So, how do you get the 'feel'just right? Well, you simply enlist the help of the UK's top rally driver, that's how. "Colin McRae and his co-driver Nicky Grist have been actively involved from the beginning right through to the final stages. Both Colin and Nicky's recommendations have been incorporated into the game. The UK version includes actual codriver messages delivered by Nicky Grist," Guy continues. "We've also looked to Colin for advice on how car set-up affects driving - it's a crucial part of the game. Each car has its own individual performance and handling characteristics that can be tweaked before you start a stage. For example, selecting the correct tyres for the conditions is crucial, and the wrong selection could prove critical."
All this grease monkey stuff might make Colin McRae Rally sound like a heavy-going, full-on simulation, but this didn't seem to be the case in the early version we played. True enough, there should be enough to keep simulation fans happy. But for the all-important arcade vote, there arc loads of goodies to keep the Screamer fan occupied. For instance, by the end of any given race, your car will probably not only have lost its tail lights, but will also look like it's been driven through a hedge backwards -which, in all honesty, it probably would have been. "We've put a lot of time and effort into getting the special effects to look just right," says Guy. "When you drive on mud, the wheels will kick up sludge which will stick to the car. Similar effects are produced when you drive on snowy or dusty tracks."
Another welcome feature of the gameplay is the amount of freedom drivers have. No longer arc you limited to the narrow confines of the road and bounced back to the centre should you stray onto the grass, as you were in IRC. What's more, there arc numerous hidden short-cuts through trees and ditches that can seriously affect your steering. It's still not Carmageddon by any means, but by tweaking the TOCA engine Codemasters have seamlessly mixed elements of both simulation and arcade.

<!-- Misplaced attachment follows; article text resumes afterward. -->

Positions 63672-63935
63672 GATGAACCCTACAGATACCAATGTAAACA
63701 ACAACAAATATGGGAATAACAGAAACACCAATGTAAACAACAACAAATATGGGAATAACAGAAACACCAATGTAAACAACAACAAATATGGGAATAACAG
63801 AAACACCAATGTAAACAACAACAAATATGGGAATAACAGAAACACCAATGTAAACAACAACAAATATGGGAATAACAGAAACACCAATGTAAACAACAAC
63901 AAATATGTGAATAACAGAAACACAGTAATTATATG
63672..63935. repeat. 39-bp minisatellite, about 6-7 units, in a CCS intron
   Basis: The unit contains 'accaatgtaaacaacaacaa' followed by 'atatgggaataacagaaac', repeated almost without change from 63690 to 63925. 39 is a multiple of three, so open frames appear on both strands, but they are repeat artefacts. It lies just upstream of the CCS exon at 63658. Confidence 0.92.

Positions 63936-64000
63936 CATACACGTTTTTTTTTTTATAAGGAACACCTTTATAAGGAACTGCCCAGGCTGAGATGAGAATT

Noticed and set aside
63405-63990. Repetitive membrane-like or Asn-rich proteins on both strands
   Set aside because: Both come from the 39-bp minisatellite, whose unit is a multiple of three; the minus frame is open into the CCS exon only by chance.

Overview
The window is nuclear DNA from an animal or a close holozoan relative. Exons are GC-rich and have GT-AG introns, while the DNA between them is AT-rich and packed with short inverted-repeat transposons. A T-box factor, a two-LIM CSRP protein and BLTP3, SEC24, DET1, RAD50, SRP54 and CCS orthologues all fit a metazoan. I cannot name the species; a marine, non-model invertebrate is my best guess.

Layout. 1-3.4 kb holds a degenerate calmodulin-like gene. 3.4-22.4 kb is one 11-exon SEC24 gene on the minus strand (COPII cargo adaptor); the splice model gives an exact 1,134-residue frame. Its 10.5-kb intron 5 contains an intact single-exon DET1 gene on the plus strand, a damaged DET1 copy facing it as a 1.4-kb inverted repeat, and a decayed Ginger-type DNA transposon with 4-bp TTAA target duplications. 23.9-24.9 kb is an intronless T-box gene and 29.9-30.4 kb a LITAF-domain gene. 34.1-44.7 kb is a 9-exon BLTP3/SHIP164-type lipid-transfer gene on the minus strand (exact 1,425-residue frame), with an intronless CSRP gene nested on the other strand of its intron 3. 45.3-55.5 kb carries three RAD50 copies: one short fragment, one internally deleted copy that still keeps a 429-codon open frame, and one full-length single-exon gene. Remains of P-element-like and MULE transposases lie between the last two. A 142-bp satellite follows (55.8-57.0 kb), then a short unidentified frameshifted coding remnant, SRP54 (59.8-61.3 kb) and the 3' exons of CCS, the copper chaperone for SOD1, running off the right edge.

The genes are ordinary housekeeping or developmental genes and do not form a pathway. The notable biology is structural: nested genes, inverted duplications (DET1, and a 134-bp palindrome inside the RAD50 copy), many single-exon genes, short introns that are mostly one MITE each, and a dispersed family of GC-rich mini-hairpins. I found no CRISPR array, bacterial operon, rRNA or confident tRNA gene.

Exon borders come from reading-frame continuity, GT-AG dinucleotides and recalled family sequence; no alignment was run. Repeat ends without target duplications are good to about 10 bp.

"Colin McRae Rally is based on the second-generation development of the TOCA game engine," Guy chips in. "Major enhancements include a more complex car physics model to realistically replicate rally car handling. The cars are laser-scanned to within 0.025mm accuracy against the real model. Once this data is captured we reduce the meshes down to 450 polygons for texture mapping and inclusion in the game. Also, we currently have the game running on Voodoo 2 and it looks very impressive. We intend to include software support for 200MHz machines and above. But the game looks its very best with a 3D card, of course."
Blood, Sweat And Gears